You cannot be both bold and comfortable. Boldness requires you to step outside of your comfort zone.
If you want to integrate more bold activity into your day, ask yourself a simple question before completing a task or making a decision. What is the easiest, most comfortable action I can take? Then, eliminate that option and go with one that causes you a little more apprehension.
Commitment is underrated
It’s funny how commitment has the ability to minimize fear. Once I bought the plane ticket to Indonesia, fear took a back seat to planning the trip. The tricky part is that you may be too fearful to make a commitment. So, here’s what you need to know about commitment. You likely will not die from it, and not making and keeping one often leads to regret. Fear or regret. Which would you rather feel?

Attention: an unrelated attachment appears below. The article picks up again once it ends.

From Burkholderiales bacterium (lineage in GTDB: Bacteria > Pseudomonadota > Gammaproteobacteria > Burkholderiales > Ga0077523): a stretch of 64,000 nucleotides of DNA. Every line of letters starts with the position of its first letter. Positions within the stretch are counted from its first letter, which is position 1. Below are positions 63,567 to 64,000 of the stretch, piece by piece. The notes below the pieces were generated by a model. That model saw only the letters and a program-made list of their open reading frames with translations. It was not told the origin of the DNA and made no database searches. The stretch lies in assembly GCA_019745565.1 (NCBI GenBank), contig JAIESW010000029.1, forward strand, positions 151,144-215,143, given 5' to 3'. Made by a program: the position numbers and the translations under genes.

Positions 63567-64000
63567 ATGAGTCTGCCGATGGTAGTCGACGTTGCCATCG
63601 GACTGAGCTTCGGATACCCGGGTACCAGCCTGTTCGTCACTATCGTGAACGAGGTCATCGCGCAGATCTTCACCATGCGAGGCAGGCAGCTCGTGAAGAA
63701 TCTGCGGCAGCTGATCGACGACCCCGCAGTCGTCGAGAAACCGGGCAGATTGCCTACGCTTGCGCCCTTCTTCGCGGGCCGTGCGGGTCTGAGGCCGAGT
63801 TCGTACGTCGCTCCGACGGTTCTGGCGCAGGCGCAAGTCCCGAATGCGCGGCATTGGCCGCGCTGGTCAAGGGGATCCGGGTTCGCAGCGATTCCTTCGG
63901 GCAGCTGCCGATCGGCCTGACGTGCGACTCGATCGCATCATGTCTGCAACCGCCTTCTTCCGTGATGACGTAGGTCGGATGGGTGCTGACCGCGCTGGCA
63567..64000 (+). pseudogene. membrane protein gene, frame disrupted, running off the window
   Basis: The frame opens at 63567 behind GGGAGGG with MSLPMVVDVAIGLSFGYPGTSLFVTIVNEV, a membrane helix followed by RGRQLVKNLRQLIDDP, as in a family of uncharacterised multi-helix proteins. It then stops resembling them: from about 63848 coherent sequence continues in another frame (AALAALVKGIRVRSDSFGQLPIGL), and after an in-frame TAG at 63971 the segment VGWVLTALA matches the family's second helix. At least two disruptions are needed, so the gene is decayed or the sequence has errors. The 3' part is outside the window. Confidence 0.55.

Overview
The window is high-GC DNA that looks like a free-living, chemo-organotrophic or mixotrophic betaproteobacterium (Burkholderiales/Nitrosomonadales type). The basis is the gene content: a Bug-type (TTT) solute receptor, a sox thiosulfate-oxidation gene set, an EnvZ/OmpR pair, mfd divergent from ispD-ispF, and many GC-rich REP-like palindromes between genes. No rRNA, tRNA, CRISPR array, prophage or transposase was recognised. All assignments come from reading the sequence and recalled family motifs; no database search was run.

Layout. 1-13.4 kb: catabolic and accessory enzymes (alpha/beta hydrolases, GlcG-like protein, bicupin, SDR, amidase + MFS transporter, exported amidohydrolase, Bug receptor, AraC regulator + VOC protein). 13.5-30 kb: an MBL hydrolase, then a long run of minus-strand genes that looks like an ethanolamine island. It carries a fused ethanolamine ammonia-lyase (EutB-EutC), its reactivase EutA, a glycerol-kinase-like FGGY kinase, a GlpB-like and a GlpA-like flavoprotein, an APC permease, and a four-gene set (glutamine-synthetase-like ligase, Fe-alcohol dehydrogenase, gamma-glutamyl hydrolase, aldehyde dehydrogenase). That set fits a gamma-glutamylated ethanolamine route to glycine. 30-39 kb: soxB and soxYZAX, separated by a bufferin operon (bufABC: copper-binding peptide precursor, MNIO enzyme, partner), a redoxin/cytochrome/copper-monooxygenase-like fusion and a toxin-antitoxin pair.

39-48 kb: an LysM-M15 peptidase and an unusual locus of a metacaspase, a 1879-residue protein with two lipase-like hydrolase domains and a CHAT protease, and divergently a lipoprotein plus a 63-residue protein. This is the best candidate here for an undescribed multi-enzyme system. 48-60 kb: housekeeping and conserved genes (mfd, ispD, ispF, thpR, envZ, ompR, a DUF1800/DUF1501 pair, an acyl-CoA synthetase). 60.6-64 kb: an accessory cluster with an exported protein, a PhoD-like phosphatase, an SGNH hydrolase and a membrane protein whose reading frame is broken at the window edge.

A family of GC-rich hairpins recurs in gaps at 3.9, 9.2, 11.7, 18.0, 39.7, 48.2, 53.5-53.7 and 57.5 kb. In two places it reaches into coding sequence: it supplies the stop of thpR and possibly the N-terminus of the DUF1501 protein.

The more you commit to yourself and follow through on your commitment, the more you will learn to trust yourself, and the more you trust yourself, the more confident you will become. The more confident you become, the less you will allow fear to stand between you and the thing you want to do. The less you allow fear to stand between you and the thing you want to do, the bolder you will be.
So, how do you cultivate a habit of keeping commitments to yourself? Start small and commit often. Promise to call up a friend you haven’t spoken to recently, take a walk, speak up in class, or offer a suggestion in a meeting. Commitments that cause you a bit of uneasiness are the best ones to make and keep because the more you embrace discomfort and conquer it, the more you will welcome it.